Since Jamie Harper’s son began middle school in Loudoun County, the teenager has only been known as a boy. His friends don’t know that he was actually born a girl — and his family has had to fight to keep it that way.
In the sixth grade, his birth name showed up on his computer during a keyboarding class. The school ultimately agreed to change his name in the system, but required his parents to obtain a court order to do so. The teenager still isn’t allowed to change in the boy’s locker room. He doesn’t like using the staff bathroom as required by the school, so he resorts to waiting until he gets home.
“It’s always like, what’s coming next?” Harper said. “Every day we’re worrying about the safety of our kid — every single day.”
Then, on Sunday, Harper saw the news that the Trump administration was considering changing the way it treats transgender people like her son under the law, seeking to deny claims that gender identity, rather than biological sex, can be used for protection under federal civil rights laws such as Title IX.
“It gives you this sinking feeling in your gut,” Harper said.
She and other parents of transgender children across the country described feelings of numbness and dread following the news of the proposed shift in policy from the Health and Human Services Department. While it’s unclear what the change would entail, or whether such regulations would be adopted, parents quickly jumped to the defensive. Some began scrambling to finalize name and gender changes on their children’s birth certificates and passports, seeking every possible safety net.
Harper worried that her son’s school might feel emboldened to further tighten its restrictions on the teenager. What if his classmates were to find out his sex at birth? What if, two years from now, he were forced to use his sex at birthon his driver’s license? She thought about the transgender children she knows who have been hospitalized for severe mental health problems. Would her son be next?
Transgender adolescents attempt suicide at a much higher rate than young people whose identity matches the sexon their birth certificates, according to a study in the September issue of Pediatrics, from the American Academy of Pediatrics. Transgender male teens are especially vulnerable — 55 percent reported at least one suicide attempt, compared to 30 percent of transgender female youth and 42 percent of young people who are non-binary, identifying as neither male or female.
Calls to crisis hotline Trans Lifeline more than doubled in the 24 hours following the news. Trans Lifeline’s interim executive director, Sam Ames, said it was “particularly sickening” that the potential impact of the Trump administration guidance “falls especially heavily on our youth, who are often isolated and deprived of the autonomy that some of the older members of our community have.”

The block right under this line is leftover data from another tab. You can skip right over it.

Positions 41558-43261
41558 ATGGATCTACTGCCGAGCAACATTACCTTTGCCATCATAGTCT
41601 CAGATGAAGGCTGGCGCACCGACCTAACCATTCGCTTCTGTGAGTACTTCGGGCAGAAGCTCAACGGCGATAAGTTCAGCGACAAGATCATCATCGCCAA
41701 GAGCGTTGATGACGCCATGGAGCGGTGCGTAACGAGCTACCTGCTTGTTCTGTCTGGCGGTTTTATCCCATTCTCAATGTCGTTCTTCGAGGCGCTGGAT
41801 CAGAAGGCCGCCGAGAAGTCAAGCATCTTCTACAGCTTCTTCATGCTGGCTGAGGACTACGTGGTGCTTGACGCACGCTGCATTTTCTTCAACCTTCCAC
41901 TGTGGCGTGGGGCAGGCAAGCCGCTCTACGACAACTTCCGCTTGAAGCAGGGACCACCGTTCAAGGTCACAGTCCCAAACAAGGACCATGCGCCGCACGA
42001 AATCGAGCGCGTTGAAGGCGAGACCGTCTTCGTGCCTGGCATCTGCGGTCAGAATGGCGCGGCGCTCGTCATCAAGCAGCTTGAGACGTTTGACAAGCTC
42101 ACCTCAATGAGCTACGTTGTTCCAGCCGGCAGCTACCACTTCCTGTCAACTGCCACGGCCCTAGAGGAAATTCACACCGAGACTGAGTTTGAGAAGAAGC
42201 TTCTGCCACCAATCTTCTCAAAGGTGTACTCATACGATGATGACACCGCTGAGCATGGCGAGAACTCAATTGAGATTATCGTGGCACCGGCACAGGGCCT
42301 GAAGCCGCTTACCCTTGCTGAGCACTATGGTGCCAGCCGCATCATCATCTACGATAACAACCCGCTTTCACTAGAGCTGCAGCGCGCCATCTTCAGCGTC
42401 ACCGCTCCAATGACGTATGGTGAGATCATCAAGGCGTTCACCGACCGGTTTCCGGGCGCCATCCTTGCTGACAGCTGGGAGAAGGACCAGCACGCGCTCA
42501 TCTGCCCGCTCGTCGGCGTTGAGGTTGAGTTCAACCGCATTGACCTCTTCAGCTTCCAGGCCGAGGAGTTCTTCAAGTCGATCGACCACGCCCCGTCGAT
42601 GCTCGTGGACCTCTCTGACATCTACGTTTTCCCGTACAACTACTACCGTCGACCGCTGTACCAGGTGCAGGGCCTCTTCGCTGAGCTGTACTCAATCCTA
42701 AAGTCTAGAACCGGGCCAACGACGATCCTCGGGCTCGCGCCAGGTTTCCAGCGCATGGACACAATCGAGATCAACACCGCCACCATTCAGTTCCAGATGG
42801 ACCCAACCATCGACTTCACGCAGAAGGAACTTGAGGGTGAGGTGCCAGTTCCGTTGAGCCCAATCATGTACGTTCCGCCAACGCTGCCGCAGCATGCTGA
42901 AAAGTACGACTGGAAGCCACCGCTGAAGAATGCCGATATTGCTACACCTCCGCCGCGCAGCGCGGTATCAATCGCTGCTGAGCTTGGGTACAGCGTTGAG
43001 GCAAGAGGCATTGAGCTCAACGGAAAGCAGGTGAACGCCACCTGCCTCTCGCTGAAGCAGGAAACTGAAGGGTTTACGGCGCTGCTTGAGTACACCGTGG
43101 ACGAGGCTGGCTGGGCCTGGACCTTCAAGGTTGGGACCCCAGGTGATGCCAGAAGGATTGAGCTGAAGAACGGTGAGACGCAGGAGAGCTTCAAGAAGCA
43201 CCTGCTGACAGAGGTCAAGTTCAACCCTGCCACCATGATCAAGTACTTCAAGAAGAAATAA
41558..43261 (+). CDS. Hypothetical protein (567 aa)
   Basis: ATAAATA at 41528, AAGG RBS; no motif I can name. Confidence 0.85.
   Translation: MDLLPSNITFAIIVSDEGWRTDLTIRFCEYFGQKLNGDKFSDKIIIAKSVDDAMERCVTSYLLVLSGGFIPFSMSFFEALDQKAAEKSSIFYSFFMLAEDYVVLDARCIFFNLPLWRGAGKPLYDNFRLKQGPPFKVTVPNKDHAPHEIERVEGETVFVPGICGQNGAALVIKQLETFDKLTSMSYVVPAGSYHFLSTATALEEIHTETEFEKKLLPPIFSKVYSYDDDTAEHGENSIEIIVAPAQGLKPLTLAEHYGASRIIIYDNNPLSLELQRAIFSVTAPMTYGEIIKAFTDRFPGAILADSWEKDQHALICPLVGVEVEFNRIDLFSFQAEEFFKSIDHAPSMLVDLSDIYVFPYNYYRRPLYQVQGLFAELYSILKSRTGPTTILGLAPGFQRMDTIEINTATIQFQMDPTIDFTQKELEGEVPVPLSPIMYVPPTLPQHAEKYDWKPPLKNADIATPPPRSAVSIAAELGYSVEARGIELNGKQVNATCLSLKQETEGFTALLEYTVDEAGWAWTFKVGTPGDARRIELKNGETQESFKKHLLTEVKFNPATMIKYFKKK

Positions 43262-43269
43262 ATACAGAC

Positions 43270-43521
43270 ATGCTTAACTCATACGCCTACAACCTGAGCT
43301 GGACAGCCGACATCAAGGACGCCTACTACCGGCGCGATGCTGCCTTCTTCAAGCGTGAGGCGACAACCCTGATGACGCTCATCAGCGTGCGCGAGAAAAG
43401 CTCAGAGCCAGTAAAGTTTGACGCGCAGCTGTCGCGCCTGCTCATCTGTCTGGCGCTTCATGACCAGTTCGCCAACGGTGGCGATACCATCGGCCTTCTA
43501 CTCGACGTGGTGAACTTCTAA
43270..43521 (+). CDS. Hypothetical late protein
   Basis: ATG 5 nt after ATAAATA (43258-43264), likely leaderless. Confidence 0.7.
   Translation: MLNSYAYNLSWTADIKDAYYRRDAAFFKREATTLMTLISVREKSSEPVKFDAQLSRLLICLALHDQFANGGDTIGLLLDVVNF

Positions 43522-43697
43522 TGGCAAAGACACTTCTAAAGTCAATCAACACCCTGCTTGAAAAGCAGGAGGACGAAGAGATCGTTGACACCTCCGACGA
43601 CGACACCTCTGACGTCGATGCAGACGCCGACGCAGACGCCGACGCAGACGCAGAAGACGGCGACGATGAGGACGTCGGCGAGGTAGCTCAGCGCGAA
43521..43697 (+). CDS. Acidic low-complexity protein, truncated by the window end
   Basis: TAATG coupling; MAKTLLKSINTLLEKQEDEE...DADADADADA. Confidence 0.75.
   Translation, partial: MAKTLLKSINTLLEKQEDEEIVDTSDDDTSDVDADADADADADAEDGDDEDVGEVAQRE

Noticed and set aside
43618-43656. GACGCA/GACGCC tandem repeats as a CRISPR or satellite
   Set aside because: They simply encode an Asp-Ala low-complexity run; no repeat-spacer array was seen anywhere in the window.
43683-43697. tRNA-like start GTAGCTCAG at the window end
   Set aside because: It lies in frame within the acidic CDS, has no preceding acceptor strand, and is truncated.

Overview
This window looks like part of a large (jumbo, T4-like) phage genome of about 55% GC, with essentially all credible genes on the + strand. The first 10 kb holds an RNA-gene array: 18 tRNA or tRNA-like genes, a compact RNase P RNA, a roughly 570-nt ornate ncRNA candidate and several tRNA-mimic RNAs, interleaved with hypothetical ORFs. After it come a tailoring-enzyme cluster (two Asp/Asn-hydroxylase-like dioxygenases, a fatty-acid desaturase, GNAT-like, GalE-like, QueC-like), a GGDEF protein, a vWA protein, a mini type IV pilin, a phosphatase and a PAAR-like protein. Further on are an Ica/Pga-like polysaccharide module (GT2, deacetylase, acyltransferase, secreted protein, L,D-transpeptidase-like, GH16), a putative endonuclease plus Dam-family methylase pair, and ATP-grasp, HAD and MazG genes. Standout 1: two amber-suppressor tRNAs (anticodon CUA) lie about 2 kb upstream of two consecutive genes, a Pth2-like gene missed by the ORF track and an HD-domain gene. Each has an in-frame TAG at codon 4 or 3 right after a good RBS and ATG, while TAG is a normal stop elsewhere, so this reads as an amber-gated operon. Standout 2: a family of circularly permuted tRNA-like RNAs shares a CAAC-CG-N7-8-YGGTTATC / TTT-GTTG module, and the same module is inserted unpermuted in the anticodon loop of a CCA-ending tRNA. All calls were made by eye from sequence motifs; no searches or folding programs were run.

The mother of a transgender teenager in New Hampshire said her daughter had already endured too much to suffer such a setback.
“I am overwhelmingly concerned that if somehow all of this goes away, and Skylar is forced to have male documents, and lose her legal identity as female, my child will die,” said Jennifer Elizabeth, who asked only to be identified by her first and middle name out of safety concerns. “She already deals with so much, and this would be too much.”
Cori Lathan’s 12-year-old daughter already suffers from anxiety attacks. On Monday afternoon, Lathan went to pick her up early from her public middle school in Silver Spring because she was stricken again.
While driving in the car later that day, Lathan asked her if she was aware of what had happened in the news. Her daughter said she had seen references to the #Won’tBeErased campaign on Instagram. Lathan told her she was thinking about changing her name and gender on her birth certificate, to “make sure that we have everything backed up.”
Her daughter said she wasn’t too worried about it, “because I’m still going to be who I am,” Lathan recalled. “She’s more concerned about making it through middle school,” as a transgender girl, Lathan added.
But the mother worried about her daughter’s social anxiety, and began wondering if she should, for example, consider home schooling. “It’s such a punch to the gut,” Lathan said. “I knew there was a long way to go but . . . it’s just horrifying to think that we have to go backwards.”
Amy Bonnett, a 51-year-old mother of a 16-year-old transgender boy in Scottsdale, Ariz., worried that changes in the federal protections could prevent her son from getting medical care or insurance, or could embolden a future employer to decide not to hire him, especially in a more conservative state like Arizona. “My worry would be that this is just the start of it,” Bonnett said.
Heidi Miracle, a 49-year-old biostatistician in a suburb of Atlanta, has doubled down researching states with better anti-discrimination policies around jobs, health insurance, housing and bathroom use. Her transgender teenage daughter is currently applying for college, and Miracle feels that staying in Georgia would be too much of a risk for her, especially if the Trump administration follows through with this shift in policy.
“I do fear choosing someplace and finding these new rules filtering down to colleges and then finding out there’s no place safe for her to go,” Miracle said.
The unknowns around the Trump administration proposal have left parents like Sarah Watson, a Bethesda mother of a non-binary teenager, wondering what might come next.
“We’ve been very purposeful and worked really hard daily to affirm our child, to make sure our child is happy and safe and alive,” Watson said. “But no matter how hard we work, I feel there’s more being undone at a higher level that we can’t control, and we can’t protect them.”